The forensic nurse has a powerful role in medical-legal investigations. Going beyond the nurse’s traditional role, forensic nurses are often at the forefront of evidence collection and preservation. They can maintain an evidentiary chain of custody, testify as an expert witness in a court of law, care for victims, assist victims’ families, and work with the community and law enforcement by providing educational programs. Forensic Nursing: A Concise Manual presents practical information directed at the range of activities that forensic nurses perform, offering guidelines for examining and correlating medical, psychological, ethical, and legal data specific to victims.
The First Forensic Nursing Text to Offer a Full Range of Instructor’s Materials
The book begins with an introduction to the fields of forensic nursing and forensic science. It discusses crime scene and death investigation, evidence collection, autopsies, legal issues, and ethics. It examines the nursing process as an organizational tool for identifying both the medical needs of the victim and the legal aspects of crime scene investigation. The authors pinpoint the role of the forensic nurse in an array of incident scenarios, including nursing home death, excited delirium syndrome, blunt and sharp force injuries, gunshot wounds, asphyxia, child abuse, sexual assault, and intimate partner violence. They also explore human trafficking and the forensic nurse’s role in mass disasters. Lastly, the book provides emergency room recommendations, discusses profiling and forensic anthropology, and offers guidance on working with grieving family members.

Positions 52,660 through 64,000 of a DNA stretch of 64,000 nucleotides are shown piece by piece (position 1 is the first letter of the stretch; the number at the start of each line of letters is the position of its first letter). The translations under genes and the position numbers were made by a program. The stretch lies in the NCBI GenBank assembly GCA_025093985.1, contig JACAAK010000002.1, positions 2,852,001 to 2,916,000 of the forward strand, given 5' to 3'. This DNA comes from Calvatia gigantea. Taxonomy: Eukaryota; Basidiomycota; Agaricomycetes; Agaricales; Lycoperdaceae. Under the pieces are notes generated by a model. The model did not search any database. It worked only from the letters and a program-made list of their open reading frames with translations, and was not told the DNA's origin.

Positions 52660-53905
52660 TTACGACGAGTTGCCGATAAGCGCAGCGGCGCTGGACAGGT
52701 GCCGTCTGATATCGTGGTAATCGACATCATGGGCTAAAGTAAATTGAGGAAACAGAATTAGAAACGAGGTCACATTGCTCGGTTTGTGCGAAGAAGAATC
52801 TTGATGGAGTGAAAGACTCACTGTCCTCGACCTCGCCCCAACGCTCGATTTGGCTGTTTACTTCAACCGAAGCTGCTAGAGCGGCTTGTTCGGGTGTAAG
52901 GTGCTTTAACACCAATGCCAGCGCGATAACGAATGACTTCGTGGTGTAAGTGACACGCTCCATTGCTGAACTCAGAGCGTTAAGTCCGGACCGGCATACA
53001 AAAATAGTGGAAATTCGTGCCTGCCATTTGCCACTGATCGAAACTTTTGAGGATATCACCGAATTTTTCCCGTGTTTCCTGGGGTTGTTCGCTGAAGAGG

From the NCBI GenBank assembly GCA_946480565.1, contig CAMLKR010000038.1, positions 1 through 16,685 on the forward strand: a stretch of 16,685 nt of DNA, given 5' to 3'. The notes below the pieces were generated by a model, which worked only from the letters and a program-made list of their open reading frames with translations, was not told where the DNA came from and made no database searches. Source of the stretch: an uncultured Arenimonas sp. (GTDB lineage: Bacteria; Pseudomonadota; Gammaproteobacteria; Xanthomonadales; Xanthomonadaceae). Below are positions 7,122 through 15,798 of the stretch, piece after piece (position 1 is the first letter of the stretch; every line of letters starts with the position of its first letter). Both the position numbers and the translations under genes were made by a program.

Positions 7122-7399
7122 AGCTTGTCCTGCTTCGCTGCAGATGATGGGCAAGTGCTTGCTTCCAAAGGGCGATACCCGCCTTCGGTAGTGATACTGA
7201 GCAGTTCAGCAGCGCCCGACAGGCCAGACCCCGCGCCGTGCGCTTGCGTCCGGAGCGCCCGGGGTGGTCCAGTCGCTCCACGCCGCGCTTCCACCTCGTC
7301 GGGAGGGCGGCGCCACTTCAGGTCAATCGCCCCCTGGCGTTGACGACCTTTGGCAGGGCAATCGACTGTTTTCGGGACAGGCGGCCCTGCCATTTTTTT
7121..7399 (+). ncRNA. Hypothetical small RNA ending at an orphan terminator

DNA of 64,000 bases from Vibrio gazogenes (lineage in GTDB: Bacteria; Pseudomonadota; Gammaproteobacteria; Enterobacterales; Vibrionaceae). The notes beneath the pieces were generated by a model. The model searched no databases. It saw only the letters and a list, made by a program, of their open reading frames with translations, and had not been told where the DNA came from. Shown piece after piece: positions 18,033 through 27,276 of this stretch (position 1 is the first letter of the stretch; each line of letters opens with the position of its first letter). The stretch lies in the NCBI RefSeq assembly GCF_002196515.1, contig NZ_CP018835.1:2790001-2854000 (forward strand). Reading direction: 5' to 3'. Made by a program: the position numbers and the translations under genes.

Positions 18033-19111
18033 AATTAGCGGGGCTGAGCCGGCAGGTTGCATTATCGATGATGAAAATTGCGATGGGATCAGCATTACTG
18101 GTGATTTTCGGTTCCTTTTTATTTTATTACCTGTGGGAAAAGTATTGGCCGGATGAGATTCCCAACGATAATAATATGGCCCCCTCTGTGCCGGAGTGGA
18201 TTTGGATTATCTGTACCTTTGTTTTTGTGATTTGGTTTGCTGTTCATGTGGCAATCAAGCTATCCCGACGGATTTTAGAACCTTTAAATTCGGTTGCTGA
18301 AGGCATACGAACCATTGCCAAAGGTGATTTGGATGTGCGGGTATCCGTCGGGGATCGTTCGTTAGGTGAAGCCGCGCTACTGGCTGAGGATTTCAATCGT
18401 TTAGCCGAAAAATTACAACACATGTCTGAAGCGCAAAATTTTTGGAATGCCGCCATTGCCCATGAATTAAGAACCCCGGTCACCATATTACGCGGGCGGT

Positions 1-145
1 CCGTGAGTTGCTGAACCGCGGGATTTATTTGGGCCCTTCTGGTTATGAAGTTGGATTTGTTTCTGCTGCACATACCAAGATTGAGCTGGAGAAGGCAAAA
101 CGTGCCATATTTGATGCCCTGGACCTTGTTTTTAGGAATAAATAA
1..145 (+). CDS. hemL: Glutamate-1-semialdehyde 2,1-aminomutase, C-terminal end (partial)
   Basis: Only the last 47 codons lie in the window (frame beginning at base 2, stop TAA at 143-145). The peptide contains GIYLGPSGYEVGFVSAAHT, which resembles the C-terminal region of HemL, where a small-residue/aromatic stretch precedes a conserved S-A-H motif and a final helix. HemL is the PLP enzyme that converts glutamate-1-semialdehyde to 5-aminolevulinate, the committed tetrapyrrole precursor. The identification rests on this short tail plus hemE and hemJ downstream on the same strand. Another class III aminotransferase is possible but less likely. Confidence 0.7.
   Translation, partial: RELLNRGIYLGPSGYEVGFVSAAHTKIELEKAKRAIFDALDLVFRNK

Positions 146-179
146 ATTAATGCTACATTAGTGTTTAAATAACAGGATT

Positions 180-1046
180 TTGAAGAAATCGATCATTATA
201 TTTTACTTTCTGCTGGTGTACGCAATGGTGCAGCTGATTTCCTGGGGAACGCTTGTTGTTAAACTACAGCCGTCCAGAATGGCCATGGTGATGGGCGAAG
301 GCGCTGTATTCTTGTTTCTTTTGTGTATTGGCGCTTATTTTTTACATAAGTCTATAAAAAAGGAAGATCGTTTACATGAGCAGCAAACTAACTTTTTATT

Using a succinct outline format, the text is complemented by illustrative flowcharts and references in each chapter for further study. With contributions by notable forensic specialists, this volume shows the potential of this exciting new field and demonstrates how forensic nurses can make a difference in their communities and their profession.
Table of Contents
Forensic Nursing. Forensic Nursing Today. Forensic Nursing Education Guidelines and Qualifications. Educational Foundation for Forensic Nursing Practice. Forensic Science. Coroners, Medical Examiners, and Forensic Pathologists. Cause, Manner, and Mechanism of Death. Crime Scene Investigation. Forensic Nursing Crime Scene Investigation. Establishing Time of Death and Injury: Forensic Nursing Practice and Responsibility. Chain of Custody and Identification, Collection, and Preservation of Evidence: Major Concepts of Forensic Nursing. Significance of an Autopsy. The Nursing Process. Forensic Nursing and the Law. Forensic Nurse as an Expert Witness. The Perpetrator: A Victim and a Patient. Ethics and Forensic Nursing Practice. Psychosocial Aspects of Crime. Deaths in Nursing Homes. Excited Delirium Syndrome (EDS). Blunt Force Injuries. Sharp Force Trauma. Gunshot Wounds. Asphyxia. Child Abuse. Sexual Assault. Intimate Partner Violence. Cyberspace Crimes Against Children. Human Trafficking. Mass Disasters. Additional Violence in Society. Emergency Department Dos and Don’ts. Bridging the Gap Between the Living and the Nonliving. Profiling. From Crime Scene to Morgue: The Field of Forensic Anthropology. Appendix: Medicolegal Death Scene Investigation: Guidelines for the Forensic Nurse Death Investigator (FNDI). Index.
Donna Garbacz Bader and Sue Gabriel are associate professors at Bryan LGH College of Health Sciences, School of Nursing in Lincoln, Nebraska.